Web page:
My lovely Boy got me a massage for Valentine's Day and I'm going for it on Wednesday. Obviously watch this space for details, as this is my first proper massage. I'm having a full body massage and then they are going to lay hot stones on pressure points. I can't wait. I had a particularly hard training session tonight (lunges, argh!) and tomorrow's training won't help. I'm going to lay back for 80 minutes and pretend I'm rich and posh, like Victoria Beckham, or sum'ink.

It's now much later from when I started this post and I still didn't do anything I was supposed to. Though I did do the night-time dog walk with a weary Boy tonight (late night at the lab). Don't I get points for that?

Friday, February 03, 2006

My thoughts as I leave school and wait for the bus

this is an audio post - click to play

Wednesday, February 01, 2006

My bitter days

I don't like to give y'all a bad impression of Edinburgh or Scotland. It really is a lovely place and I would love for you to experience it yourself, but I have to be honest. It was really cold today. My computer's weather thingie says 30° F, and it feels it. We had our first hard frost of winter, as you can see, forcing me to wear Matth's big ol' hat. Aren't I cute?

It didn't let up by the time I left work at 4 pm. A freezing fog had descended over the entire city.

It didn't let up on Tuesday either. When I looked out the window the next morning, everything was blanketed with white. This is on my way to work, though it really doesn't show how covered everything was.

I'm considering having just a blog to bitch about teaching experiences here. Just know that the title has as much to do with my work situation as it does with the current weather wave.

A little about my school: I teach in a posh school. Now if you know anything about me, you know that this is not my first experience with a posh school. My first teaching post was in an affluent school. Save a good friend who still works there, I do not look back on those three years with complete fondness. The parents were very demanding and kept me on my toes (to put it lightly). Eventually, I left because I knew if I stayed, I would have been crucified by disgruntled parents.

Now I had an inkling that this current school was a posh school. But I thought I would be able to handle it as I was older and wiser. I had more tricks (so to speak) to help me deal with parents. I wouldn't be intimidated like I was last time. Well, the parents are the least of my worries. (Although, I did have a set of parents grumpy that I was providing resource for their child in math. I mean, he had a Ph.D in mathematics and she was an accountant. So, I should just "let her off" because of her pedigree? WHAT-ever) It's my colleagues.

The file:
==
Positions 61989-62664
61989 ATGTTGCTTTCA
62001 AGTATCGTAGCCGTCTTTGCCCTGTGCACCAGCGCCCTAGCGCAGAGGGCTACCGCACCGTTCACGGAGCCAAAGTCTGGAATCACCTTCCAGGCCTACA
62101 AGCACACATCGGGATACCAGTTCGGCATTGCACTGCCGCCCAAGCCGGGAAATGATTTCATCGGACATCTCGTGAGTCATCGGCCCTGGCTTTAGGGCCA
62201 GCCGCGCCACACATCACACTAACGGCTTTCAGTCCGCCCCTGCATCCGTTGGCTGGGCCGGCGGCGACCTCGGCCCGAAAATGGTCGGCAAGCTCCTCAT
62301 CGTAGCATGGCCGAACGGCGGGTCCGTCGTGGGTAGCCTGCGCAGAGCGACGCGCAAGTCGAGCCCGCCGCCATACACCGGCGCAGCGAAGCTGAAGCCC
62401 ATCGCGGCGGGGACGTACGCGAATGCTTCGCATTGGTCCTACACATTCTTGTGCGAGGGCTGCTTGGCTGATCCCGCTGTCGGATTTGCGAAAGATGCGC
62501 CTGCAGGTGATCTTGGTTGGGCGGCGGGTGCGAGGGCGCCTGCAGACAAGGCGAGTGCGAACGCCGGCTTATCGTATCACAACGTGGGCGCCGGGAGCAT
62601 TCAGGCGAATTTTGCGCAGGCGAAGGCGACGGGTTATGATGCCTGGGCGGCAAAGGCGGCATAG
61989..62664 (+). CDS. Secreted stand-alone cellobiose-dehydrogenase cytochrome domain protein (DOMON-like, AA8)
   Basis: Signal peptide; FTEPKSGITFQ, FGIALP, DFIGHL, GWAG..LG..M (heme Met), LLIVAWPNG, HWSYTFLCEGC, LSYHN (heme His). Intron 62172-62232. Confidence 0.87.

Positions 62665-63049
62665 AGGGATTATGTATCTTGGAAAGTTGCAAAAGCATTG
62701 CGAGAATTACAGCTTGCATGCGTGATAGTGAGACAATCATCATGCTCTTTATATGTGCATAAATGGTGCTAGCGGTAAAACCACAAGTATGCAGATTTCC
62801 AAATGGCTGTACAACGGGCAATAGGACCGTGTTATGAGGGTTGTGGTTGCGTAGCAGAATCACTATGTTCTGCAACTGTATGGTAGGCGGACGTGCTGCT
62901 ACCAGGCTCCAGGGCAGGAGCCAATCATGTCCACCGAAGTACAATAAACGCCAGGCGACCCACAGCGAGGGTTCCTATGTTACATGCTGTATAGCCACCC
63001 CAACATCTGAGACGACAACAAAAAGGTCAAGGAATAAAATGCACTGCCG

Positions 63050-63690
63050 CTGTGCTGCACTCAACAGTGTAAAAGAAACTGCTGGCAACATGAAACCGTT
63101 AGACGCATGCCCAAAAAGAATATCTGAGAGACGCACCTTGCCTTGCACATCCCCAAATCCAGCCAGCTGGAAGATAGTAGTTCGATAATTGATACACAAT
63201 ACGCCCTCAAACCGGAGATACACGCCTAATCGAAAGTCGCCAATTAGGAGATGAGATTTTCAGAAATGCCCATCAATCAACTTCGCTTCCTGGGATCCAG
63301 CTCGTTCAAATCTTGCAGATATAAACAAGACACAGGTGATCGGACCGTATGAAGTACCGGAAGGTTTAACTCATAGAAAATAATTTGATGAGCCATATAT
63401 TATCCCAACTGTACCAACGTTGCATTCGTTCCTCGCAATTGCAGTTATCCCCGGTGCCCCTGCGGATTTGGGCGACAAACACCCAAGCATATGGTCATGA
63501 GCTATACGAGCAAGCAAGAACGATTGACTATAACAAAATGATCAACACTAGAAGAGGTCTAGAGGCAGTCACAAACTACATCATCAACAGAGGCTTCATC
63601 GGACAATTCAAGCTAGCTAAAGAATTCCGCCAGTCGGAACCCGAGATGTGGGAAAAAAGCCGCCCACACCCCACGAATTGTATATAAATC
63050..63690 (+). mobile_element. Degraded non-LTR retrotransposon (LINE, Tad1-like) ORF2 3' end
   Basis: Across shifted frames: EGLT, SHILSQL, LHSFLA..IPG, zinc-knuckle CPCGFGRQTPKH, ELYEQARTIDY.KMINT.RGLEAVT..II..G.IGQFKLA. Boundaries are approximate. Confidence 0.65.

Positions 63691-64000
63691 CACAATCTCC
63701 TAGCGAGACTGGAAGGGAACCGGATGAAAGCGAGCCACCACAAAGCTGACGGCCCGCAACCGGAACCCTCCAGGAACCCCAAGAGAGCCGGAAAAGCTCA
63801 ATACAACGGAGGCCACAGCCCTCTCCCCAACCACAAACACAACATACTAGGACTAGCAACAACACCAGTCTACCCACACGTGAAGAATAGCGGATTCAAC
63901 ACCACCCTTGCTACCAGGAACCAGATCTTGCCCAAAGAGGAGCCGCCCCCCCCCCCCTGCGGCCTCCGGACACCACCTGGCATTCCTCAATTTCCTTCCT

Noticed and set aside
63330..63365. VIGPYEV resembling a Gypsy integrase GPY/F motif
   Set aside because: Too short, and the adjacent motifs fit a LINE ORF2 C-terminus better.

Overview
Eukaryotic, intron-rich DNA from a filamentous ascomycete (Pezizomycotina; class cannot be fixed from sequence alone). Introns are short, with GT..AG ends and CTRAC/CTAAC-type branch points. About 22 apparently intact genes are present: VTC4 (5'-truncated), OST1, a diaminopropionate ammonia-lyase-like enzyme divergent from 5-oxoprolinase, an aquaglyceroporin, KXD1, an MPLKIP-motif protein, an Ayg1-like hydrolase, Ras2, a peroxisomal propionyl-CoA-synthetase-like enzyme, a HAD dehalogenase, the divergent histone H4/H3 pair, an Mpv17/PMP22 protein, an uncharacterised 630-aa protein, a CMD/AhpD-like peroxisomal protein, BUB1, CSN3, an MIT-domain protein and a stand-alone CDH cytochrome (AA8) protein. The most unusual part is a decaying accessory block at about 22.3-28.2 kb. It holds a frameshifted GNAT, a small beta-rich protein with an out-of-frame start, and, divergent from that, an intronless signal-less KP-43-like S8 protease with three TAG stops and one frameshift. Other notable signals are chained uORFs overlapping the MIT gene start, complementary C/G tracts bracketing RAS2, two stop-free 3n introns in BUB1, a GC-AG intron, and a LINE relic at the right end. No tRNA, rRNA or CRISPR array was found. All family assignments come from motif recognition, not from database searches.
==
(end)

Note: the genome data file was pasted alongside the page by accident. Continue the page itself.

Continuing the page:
I think that working part-time and working in resource does me no favours. I am never around in the afternoon, which is when all teachers let their hair down and socialise. And classroom teachers are notoriously renown for distrusting resource teachers. I also think that being foreign doesn't help. They look down on me because I don't know the reading schemes that they use here. Big fucking deal that I don't know anything about these books. They're stupid and boring. (Sorry I cursed, but the reading scheme is a particularly sore point for me)

There is one teacher who is particularly bad. She is so very snippy and unprofessional. I could tell you stories upon stories about this woman. The one I will share is that I was offhandedly saying to her in the staffroom that from my observations the group that one of her pupils were in might be inappropriate. She went off on me in front of everyone eating their lunch. It was all I could to not snatch her up. The next day, another teacher approached me and apologised for the other bitchy one, saying, "She's like that." She's very chatty with everyone else in the school, but very cool to me. I think this is because she doesn't know how to handle a little brownie foreigner. Unfortunately, she gets under my skin. And she was giving me a hard time on Monday, making me a very bitter person.

Sometimes I think I romanticise my school in Durham. It wasn't perfect. We had a kooky principal and it was tough going teaching some of the pupils. But I did love it. Probably because I was surrounded by (mostly) professional, conscientious teachers. I was inspired to try harder and learn more to make my teaching practice even better. Here, it takes all I can not to call in sick.

Well, I would have a relevant excuse. I'm still ill. The cough has lessened, but now it's a sore throat. But only on the left side. My back hurts, which is never a good sign. Ever since my accident, that is my indicator that I'm not doing well. The stress of work and life is not helping me get any better. But I do feel better for sharing with you.